What to Watch – March 2023
March 1, 2023

by Daniel Lucas

March is full of so many special dates, so we’ve found
you some brilliant films to help you celebrate all month!


St. David’s Day (1st March)

The Black Cauldron

1985 – 1h 20min – Dir. Ted Berman,
Richard Rich – PG –

Based on Welsh folklore, Disney’s The Black Cauldron was their first – and last – foray into dark fantasy. With such evils as the villainous Horned King, an army of the undead, and poor performance at the box office, The Black Cauldron is one of the darkest chapters in Disney’s filmography (apart from when nobody would stop singing the songs from Frozen).

World Book Day (2nd March)

Dead Poets Society

Starring Robin Williams – 1989 – 2h 8min – Dir. Peter Weir – PG – Apple TV+

When John Keating (Robin Williams), becomes the new English teacher at an all-boys prep school, known for its ancient traditions, he uses unusual methods to connect with his students. He faces both the school and the student’s parents in his attempt to break them out of their shells and pursue their dreams. In typical Robin Williams fashion, Dead Poets Society follows a loveable oddball as they show the squares how to let loose. It’s Mrs. Doubtfire, with books. It’s Flubber, also with books. It’s Dead Poets Society, books prepackaged.

International Women’s Day (8th March)

Thelma & Louise

Starring Susan Sarandon, Geena Davis – 1991 – 2h 9min – Dir. Ridley Scott – 15- Apple TV+

Thelma and Louise (Geena Davis and Susan Sarandon) go on a fishing trip, but it turns sour when a man assaults Thelma, and Louise shoots him dead. The two of them run, and their fates are bound together. Thelma & Louise is one of the big milestones in feminist cinema, choosing to focus on the escapades of two women who refuse to be secondary to anyone but each other. Thankfully, they never made a pointless sequel which would have been a total car crash.

Pi Day (14th March)

Good Will Hunting

Netflix – Starring Robin Williams, Matt Damon – 1997 –
2h 6min – Dir. Gus Van Sant – 15 –

Will Hunting (Matt Damon) is a janitor at MIT, despite being a maths genius who impresses a professor so much that he chooses to help Will reach his potential. But after he attacks a policeman Will must receive treatment from therapist Sean Maguire (Robin Williams) if his mentorship is to continue. Another Robin-Williams-makes-the-squares-see-the-bright-side type of film, Good Will Hunting’s only link to Pi Day is that it’s got some maths in it (feel free to link it further at home by encasing some things in pastry while you watch, or by throwing steak and kidneys at the screen).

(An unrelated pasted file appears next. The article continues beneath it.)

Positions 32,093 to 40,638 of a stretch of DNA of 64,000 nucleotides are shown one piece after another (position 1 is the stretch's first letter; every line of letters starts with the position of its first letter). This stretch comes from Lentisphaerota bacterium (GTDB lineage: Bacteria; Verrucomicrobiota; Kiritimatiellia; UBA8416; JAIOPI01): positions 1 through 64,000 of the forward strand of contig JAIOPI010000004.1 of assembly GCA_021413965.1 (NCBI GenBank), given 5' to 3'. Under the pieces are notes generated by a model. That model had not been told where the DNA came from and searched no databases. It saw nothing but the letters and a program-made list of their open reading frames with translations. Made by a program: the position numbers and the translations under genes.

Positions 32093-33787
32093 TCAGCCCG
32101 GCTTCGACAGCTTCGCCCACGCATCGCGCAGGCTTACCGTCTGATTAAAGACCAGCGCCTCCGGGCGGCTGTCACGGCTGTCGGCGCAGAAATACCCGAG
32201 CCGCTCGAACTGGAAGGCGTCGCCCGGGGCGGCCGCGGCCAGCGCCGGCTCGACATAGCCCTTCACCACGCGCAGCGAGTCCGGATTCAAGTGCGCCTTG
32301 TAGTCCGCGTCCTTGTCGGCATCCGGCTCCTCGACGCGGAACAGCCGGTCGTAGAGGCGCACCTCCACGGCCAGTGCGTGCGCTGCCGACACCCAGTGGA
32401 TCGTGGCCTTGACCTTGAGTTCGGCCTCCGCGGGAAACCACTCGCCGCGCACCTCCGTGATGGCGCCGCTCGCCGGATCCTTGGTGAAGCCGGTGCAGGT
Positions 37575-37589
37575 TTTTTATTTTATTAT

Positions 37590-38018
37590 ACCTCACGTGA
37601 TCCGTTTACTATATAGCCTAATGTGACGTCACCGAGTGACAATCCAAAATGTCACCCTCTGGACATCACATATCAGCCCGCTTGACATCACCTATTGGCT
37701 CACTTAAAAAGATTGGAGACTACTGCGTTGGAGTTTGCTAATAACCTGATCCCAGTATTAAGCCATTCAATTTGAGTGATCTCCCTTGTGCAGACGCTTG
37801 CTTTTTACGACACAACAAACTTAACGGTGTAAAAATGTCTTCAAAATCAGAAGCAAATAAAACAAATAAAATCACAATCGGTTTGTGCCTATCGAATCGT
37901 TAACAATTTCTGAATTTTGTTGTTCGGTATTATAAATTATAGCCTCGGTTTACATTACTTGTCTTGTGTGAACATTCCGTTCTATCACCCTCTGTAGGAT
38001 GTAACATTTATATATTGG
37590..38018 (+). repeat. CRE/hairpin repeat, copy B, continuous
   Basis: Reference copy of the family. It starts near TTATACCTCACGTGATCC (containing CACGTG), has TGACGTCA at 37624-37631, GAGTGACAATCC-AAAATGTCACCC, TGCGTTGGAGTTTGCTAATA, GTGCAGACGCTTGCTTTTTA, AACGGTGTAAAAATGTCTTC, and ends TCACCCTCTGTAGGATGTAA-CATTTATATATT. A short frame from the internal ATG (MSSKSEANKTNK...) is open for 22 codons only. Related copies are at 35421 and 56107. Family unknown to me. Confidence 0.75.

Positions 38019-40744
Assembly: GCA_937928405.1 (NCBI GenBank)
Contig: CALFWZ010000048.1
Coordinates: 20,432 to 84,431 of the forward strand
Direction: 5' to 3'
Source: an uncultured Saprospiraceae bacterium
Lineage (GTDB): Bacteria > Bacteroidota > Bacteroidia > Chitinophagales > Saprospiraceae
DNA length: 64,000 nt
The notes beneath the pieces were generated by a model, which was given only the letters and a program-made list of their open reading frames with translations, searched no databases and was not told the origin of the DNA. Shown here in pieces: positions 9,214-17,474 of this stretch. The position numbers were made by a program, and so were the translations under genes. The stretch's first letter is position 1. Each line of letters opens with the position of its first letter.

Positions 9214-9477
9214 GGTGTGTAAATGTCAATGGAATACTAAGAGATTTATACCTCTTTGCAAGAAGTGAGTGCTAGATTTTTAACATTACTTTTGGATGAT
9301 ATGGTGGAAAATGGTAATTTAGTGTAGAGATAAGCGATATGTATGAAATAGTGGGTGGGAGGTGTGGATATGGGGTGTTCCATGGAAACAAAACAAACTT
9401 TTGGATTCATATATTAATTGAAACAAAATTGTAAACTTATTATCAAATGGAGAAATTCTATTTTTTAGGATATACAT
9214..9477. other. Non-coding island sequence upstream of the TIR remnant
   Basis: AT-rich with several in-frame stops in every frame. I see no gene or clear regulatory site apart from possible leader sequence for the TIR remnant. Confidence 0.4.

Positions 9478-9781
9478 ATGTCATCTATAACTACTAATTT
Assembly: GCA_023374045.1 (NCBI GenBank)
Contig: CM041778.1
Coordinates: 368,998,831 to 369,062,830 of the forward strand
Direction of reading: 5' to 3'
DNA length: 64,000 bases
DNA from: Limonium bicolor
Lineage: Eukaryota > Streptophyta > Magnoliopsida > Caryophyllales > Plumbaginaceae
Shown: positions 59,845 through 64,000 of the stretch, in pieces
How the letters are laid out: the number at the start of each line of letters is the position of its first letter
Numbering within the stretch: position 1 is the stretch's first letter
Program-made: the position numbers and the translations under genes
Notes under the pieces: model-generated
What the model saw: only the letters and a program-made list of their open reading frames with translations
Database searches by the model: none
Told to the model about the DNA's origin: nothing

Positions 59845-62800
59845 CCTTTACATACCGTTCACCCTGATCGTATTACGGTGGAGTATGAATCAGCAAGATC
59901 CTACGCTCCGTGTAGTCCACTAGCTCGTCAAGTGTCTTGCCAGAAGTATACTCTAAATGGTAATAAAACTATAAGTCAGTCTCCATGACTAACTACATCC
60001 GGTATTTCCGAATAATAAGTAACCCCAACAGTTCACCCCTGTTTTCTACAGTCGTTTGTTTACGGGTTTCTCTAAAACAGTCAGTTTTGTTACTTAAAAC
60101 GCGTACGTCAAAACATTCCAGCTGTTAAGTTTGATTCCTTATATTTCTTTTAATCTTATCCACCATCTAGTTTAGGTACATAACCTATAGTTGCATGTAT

Ides of March (15th March)

Monty Python’s Life of Brian

Starring Monty Python – 1979 –
1h 34min – Dir. Terry Jones –

A film that needs no introduction (yet here I am, introducing it), no explanation (and explaining it), and hardly needs recommending (making this quite redundant), Monty Python’s Life of Brian is one of the comedy troupe’s best-known works. With such memorable moments as what have the Yeomans ever done for us (I think that’s it), always look on the bright side of Fife (that can’t be right), and Biggus Somethingus (it’s on the tip of my tongue…), Life of Brian is a classic for a reason (it made Malcolm Muggeridge furious).

St. Patrick’s Day (17th March)


Apple TV+ – 2020 – 1h 43min – Dir. Tomm Moore, Ross Stewart – PG – Apple TV+

Robyn journeys to Ireland with her father to wipe out the last of the wolves, but after saving the native girl Mebh, she discovers the world of the Wolfwalkers and transforms into the thing she and her father had come to hunt. Nominated for an Oscar and winner of a BAFTA, Wolfwalkers is a sweetheart of modern animation. If only it was about wolves going for a walk, like Creature Comforts in 1650’s Ireland.

Mother’s Day (19th)

Freaky Friday

Starring Lindsay Lohan, Jamie Lee Curtis – 2003 – 1h 37min – Dir. Mark Waters – PG – Disney+

Have you ever wanted to swap bodies with your mother? Me neither, yet they made it into a film. After receiving cryptic fortunes in a Chinese restaurant (where all cryptic fortunes are, obviously), Tess and Anna (Jamie Lee Curtis and Linsay Lohan) wake up in each other’s bodies and have to live as one another until they turn back. If only we could all see the world through each other’s eyes, then I probably wouldn’t need glasses.